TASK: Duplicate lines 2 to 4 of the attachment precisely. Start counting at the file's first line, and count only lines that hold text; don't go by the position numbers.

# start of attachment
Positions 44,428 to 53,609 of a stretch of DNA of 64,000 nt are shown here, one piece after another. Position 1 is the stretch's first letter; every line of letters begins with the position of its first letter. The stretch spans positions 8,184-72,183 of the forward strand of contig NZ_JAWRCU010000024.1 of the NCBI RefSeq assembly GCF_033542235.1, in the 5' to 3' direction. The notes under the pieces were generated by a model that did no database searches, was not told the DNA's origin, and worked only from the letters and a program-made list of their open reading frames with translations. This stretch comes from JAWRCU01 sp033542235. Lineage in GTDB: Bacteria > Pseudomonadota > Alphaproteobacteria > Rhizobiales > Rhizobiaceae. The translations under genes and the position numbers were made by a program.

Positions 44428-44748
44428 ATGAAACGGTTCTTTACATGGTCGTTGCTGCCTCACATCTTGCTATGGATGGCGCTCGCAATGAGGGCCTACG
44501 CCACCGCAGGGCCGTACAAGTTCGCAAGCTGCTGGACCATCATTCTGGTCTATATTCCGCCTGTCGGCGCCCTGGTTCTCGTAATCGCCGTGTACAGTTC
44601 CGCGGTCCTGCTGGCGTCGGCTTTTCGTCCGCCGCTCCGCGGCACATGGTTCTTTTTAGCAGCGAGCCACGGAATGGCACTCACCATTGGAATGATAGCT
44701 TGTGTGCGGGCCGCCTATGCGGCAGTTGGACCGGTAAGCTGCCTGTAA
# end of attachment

Positions 44428-44748
44428 ATGAAACGGTTCTTTACATGGTCGTTGCTGCCTCACATCTTGCTATGGATGGCGCTCGCAATGAGGGCCTACG
44501 CCACCGCAGGGCCGTACAAGTTCGCAAGCTGCTGGACCATCATTCTGGTCTATATTCCGCCTGTCGGCGCCCTGGTTCTCGTAATCGCCGTGTACAGTTC